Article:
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A charitable heart American Heart Association honors John Grubb with Heart of Life award


John R. Grubb’s rags-to-riches story told in his 2000 autobiography, “My Life: A Memoir,” co-written by Eileen Gannon, provides insight into one of Des Moines most illustrious business leaders. But those who know the longtime Realtor, home builder and land developer, those who attest to his character, say his philanthropic work alone warrants the publishing of another book.

On Feb. 15, the American Heart Association in Polk County will honor Grubb with the distinguished Heart of Life award during the group’s annual Des Moines Heart Ball, to be held this year at the University Park Holiday Inn in West Des Moines. A survivor of two heart attacks and a stroke, Grubb is the first non-physician to win the award. He will be recognized alongside physicians W.H. Myerly and John E. Gustafson, who performed the state’s first open-heart surgery at Iowa Methodist Medical Center in 1956.

“It’s very nice,” said Grubb of winning the award. “I don’t expect anything like this to happen. I give a few dollars away, but I don’t expect anything in return.”

The AHA award distinguishes the latest chapter of Grubb’s storied history of charitable contributions, an honor, his peers say, is merited.

“There’s no one more deserving,” said Bill Knapp, founder of Iowa Realty and chairman emeritus of Knapp Properties, who has been friends with Grubb for more than 50 years. “They picked the right man.”

In addition to receiving the group’s award, Grubb is serving as honorary chair for this year’s fund-raising event. Marcia Wanamaker, Heart Ball chair, said the AHA is recognizing Grubb for his leadership in contributing to several projects in the community.

“We give the award to somebody who embraces life,” Wanamaker said, “and John truly embraces the heart of life.”

Grubb, who spent some time in a juvenile home as a youth, has contributed to a host of children’s causes over the years. From building structures, to donating land and leading multimillion-dollar capital campaigns, Grubb has been instrumental in several projects, including the Polk County Juvenile Home, Youth Homes of Mid-America, the Lou Williams Variety Child Development Center, Good Samaritan Urban Ministries, John R. Grubb and Variety Club YMCA, the Variety Club Sunshine Trolley, Des Moines Christian School, the Convalescent Home for Children and the John R. Grubb Variety Club Children’s Health Center at Blank Children’s Hospital. He also sparked renovations at Gray’s Lake; funded the remodeling of the sub-acute care unit at Mercy Medical Center, where he was a patient following his stroke in1994; and donated $1 million in West Bancorp. stock to the Greater Des Moines Foundation.

“John has been a very successful builder and developer, and with that success, he has put a lot back into the community,” Knapp said. “He’s got a big heart and he’s probably done as much as anyone I know. He really cares about people, and he cares about Des Moines.”

In addition to his monetary contributions, those who work with him say the 85-year-old philanthropist, who still goes to work every day, isn’t afraid to roll up his sleeves and volunteer. This year, the AHA hopes to raise more than $225,000 and to attract more than 500 guests to the Heart Ball. Timothy Walker, Polk County division chair for the association, said Grubb’s invaluable volunteer work and networking on behalf of the organization might make this year’s goals attainable.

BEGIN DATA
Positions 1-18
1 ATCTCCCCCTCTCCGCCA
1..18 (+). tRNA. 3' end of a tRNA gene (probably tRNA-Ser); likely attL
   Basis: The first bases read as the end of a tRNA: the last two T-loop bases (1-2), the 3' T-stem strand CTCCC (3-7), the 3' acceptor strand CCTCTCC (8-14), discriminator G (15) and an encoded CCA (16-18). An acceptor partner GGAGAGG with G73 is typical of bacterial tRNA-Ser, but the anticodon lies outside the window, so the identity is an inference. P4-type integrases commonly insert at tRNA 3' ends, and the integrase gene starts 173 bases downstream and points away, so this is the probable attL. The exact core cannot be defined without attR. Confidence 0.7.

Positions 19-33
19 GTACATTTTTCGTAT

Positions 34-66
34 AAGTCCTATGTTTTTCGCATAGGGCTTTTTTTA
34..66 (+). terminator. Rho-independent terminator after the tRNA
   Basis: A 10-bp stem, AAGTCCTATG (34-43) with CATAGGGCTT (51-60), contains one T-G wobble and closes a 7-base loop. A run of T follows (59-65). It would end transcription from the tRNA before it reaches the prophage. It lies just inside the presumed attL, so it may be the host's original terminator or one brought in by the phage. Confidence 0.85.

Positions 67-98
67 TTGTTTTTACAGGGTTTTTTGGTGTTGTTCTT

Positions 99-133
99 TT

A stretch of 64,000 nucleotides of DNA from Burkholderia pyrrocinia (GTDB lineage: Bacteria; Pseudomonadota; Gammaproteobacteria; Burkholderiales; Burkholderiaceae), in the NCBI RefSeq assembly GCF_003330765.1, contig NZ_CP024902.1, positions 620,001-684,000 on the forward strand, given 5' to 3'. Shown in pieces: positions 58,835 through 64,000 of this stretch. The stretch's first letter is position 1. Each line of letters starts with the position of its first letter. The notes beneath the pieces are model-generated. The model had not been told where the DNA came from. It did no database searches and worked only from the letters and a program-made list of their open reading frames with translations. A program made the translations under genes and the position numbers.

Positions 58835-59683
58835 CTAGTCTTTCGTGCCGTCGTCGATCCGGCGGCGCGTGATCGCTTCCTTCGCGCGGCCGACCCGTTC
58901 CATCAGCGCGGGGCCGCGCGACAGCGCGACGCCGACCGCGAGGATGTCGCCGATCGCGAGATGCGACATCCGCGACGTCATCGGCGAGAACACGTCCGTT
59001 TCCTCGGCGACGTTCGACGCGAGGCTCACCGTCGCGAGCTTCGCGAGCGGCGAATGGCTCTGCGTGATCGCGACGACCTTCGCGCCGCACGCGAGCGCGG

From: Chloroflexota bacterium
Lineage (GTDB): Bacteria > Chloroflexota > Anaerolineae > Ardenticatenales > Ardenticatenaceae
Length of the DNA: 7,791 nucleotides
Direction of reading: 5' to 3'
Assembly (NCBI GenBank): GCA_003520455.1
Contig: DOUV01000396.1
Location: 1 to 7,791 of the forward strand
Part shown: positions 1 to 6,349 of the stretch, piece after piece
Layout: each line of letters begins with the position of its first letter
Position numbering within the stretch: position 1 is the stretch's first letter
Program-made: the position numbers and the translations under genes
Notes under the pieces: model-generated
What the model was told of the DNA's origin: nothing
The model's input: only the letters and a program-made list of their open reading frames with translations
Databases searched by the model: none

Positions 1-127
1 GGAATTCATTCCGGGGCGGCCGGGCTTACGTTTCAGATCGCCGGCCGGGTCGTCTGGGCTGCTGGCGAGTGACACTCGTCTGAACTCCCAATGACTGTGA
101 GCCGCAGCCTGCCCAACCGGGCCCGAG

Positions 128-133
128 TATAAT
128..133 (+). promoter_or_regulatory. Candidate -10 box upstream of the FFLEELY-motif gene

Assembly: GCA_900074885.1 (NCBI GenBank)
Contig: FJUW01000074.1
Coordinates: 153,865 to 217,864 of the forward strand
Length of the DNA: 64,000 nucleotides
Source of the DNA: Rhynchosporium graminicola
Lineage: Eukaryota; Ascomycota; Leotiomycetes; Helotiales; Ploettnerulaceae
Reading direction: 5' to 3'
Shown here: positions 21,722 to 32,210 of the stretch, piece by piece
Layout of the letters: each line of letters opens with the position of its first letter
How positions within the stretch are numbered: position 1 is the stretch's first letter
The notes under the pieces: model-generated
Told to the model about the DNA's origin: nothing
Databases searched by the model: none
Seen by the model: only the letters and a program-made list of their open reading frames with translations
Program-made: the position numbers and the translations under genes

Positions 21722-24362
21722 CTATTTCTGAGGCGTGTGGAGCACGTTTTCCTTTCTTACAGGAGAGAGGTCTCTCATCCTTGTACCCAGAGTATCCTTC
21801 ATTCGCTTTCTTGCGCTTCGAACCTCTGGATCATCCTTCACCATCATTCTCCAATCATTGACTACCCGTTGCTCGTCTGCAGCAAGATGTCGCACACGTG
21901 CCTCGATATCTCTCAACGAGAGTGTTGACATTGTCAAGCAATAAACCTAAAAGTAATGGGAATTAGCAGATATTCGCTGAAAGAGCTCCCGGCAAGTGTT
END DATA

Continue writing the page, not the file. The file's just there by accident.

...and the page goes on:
“Most of his support is volunteer work; it’s not like he wants to be a shining star,” said Walker. “He continues to work for us so we can continue to fund research, and to do things like help us network to get defibrillators into businesses and patrol cars. These are the kinds of things John and his family have done to help us. We need people that know people.”

“The American Heart Association is doing a marvelous job,” Grubb said. “People should get behind it.”

Walker said Grubb and the AHA are a good fit because they share the belief that volunteerism is just as important as donating money.

“I wouldn’t be president of the group if it just meant opening up your wallet,” said Walker. “A lot of my work is being a volunteer, helping to put together the Heart Ball, the Heart Walk, and that’s just as important as direct funding.

“With John winning this award, it should tell people in the community that this is a person who is important to cardiac health. He’s a wonderful survivor and a generous guy, and we thank him for participating with us.”

In his autobiography, Grubb said he had a philanthropic childhood influenced by his parents and grandparents. “We were poor, but we still gave what we could to those with even less,” he said.

Today, he said, contributing to the community “means everything.”

“He doesn’t wait for somebody to call him,” said Wanamaker. “If he sees a need he says, ‘I’ll help you.’ He’s an inspiration to myself and a lot of people.”

Knapp cites Grubb as a mentor, a person he respects for his business acumen and for the humble and generous way in which he supports the community.

“He doesn’t want people to know,” Knapp said of Grubb’s charity work. “He’s not one to seek recognition. He’s that kind of a guy. John is at peace with himself because he has been able to do well in his business and give back to the community.

“That’s why I think awards are important, because maybe it makes other people think about giving. It might set an example for other people to follow. We need more people like that.”

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